Last week, Drake was the subject of the snub heard ‘round the Twittersphere.
On Aug. 28, Drake presented Rihanna with the Michael Jackson Vanguard Award at the 2016 MTV Video Music Awards, lauding her for her success as the presenter of her award should, but then unabashedly, in front of millions, professed his seven-year love for her on national television.
After the adulation, Drake went in for what looked like unrequited kiss after he spoke endlessly about her work, success and staying real in an industry that produces over-the-top personas to maintain their status.
The interaction — from the high praise to the rejection — was wholly Drake, the epitome of his persona. He put a woman on a pedestal, expressed his true feelings,and walked away with his tail between his legs — all of the characteristics of “soft” Drake.
Then, in a seemingly not-so-soft move this week, the Canadian rapper opened a new “dance experience” club — subtext: exotic dancing — in Houston called The Ballet. But his club has a twist: women are quite literally going to stand on pedestals and the dress code is strictly business attire. He wants to appreciate exotic dancing as an art and a chosen job, and hopefully, he’ll follow through with this plan. Much like a rapper founded by Lil Wayne who doesn’t play the “rap game” quite like those who came before him, Drake is now a nightclub owner with a mission to change the way nightclubs operate.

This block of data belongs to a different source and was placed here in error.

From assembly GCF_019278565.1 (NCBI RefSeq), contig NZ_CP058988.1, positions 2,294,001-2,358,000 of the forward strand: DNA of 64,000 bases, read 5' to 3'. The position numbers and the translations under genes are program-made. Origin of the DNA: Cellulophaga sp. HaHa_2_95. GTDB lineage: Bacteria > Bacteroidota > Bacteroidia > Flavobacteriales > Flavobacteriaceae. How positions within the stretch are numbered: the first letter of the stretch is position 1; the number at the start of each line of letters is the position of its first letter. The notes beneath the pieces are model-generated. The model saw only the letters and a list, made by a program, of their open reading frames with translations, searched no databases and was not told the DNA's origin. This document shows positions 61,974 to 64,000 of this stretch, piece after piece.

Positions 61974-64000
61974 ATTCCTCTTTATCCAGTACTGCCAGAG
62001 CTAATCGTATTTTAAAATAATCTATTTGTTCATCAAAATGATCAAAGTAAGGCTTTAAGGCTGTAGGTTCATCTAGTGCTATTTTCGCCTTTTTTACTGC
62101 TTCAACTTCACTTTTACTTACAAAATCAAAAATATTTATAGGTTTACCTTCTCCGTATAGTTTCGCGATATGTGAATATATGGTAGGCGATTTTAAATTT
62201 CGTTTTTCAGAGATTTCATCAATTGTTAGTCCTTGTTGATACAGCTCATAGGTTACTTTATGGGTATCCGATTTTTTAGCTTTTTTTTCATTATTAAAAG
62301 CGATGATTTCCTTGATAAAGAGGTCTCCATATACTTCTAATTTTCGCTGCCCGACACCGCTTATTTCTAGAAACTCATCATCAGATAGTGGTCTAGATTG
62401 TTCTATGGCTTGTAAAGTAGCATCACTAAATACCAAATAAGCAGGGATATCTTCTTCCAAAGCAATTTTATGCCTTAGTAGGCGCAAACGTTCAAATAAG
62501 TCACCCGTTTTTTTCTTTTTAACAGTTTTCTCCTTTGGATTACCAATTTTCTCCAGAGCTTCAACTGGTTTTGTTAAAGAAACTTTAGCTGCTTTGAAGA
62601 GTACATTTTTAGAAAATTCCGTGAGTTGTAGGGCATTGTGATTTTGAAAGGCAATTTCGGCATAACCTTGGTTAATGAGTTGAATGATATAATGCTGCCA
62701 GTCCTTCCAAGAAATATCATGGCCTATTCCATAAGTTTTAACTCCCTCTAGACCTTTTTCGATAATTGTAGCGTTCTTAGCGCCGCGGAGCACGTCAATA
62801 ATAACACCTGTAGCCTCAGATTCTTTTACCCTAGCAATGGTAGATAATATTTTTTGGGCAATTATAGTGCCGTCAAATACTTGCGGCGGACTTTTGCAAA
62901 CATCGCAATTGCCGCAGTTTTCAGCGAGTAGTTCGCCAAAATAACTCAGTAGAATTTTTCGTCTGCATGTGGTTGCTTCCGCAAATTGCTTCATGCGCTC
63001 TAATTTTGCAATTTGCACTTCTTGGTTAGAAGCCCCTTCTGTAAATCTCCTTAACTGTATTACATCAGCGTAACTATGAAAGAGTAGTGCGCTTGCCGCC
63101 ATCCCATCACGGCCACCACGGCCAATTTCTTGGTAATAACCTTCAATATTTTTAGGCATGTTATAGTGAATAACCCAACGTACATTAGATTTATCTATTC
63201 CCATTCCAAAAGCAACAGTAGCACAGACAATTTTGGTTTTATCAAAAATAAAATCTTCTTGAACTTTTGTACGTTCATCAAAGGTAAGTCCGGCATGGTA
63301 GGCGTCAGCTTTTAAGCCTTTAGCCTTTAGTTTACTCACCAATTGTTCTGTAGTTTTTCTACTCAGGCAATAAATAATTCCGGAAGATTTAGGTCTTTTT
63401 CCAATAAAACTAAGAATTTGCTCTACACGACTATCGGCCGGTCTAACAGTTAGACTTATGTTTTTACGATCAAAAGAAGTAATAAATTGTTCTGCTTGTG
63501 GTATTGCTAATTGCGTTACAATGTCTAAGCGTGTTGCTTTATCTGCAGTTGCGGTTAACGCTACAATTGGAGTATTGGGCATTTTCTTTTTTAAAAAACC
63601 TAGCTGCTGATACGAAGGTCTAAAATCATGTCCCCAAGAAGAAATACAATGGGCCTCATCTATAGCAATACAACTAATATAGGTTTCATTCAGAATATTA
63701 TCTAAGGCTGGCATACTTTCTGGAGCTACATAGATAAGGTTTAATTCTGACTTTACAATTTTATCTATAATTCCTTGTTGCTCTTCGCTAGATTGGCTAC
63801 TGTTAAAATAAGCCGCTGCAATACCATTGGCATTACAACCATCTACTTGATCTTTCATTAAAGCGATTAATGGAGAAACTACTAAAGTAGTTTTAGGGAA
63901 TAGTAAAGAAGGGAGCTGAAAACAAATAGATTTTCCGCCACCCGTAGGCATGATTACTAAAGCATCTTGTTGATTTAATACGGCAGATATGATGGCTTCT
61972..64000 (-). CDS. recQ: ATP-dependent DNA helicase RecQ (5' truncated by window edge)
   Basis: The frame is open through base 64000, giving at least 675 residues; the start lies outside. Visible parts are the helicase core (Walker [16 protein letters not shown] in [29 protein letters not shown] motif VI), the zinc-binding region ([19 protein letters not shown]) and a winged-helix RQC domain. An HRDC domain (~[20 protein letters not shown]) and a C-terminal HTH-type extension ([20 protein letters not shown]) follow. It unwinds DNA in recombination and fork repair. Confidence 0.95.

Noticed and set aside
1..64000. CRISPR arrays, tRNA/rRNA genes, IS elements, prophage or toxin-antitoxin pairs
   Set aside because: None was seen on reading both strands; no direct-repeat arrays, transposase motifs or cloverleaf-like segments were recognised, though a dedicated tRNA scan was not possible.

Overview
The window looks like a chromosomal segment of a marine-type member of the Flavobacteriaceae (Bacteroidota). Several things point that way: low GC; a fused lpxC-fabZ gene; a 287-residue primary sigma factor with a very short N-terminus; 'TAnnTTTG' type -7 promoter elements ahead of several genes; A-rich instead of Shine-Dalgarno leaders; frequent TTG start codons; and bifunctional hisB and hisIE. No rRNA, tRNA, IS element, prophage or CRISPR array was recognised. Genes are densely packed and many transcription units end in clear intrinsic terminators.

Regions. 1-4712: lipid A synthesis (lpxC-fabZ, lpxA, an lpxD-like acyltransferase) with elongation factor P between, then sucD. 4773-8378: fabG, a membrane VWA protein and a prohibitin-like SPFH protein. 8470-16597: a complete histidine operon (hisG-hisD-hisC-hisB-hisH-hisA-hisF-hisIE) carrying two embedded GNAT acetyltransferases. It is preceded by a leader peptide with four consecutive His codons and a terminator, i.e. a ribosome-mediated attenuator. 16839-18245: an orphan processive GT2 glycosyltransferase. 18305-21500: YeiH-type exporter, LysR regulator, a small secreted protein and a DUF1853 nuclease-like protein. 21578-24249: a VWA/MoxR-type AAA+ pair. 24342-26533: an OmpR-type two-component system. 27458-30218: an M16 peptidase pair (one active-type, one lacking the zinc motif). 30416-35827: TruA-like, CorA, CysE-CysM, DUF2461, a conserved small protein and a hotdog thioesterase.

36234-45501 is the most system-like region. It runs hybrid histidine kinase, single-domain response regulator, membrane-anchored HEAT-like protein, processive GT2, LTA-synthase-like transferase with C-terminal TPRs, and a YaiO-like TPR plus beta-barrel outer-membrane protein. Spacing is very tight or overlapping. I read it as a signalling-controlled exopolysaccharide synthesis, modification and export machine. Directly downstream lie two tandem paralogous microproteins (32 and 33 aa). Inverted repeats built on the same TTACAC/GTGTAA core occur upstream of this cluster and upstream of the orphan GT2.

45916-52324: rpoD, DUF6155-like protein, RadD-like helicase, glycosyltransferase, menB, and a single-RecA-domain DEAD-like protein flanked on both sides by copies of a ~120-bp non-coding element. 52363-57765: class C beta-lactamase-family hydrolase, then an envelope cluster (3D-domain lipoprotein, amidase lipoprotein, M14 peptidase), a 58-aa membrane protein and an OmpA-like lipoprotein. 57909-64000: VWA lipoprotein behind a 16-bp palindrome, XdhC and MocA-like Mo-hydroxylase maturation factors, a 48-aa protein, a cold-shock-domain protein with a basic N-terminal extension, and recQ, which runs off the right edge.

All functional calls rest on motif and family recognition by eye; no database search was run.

In the world of hip-hop, where being “soft” and sensitive is taboo, Drake has managed to overcome the status quo and achieve 85 Billboard Hot 100 Entries. While artists such as Lil Wayne may take an occasional break from rapping about “Sicilian bitches” to release more benign, less misogynistic songs such as “How to Love,” it’s atypical for rappers to do that as often as Drake does. In fact, rappers and rap fans often ridicule his knack for romanticism, calling Drake “soft” and not a “real” rapper.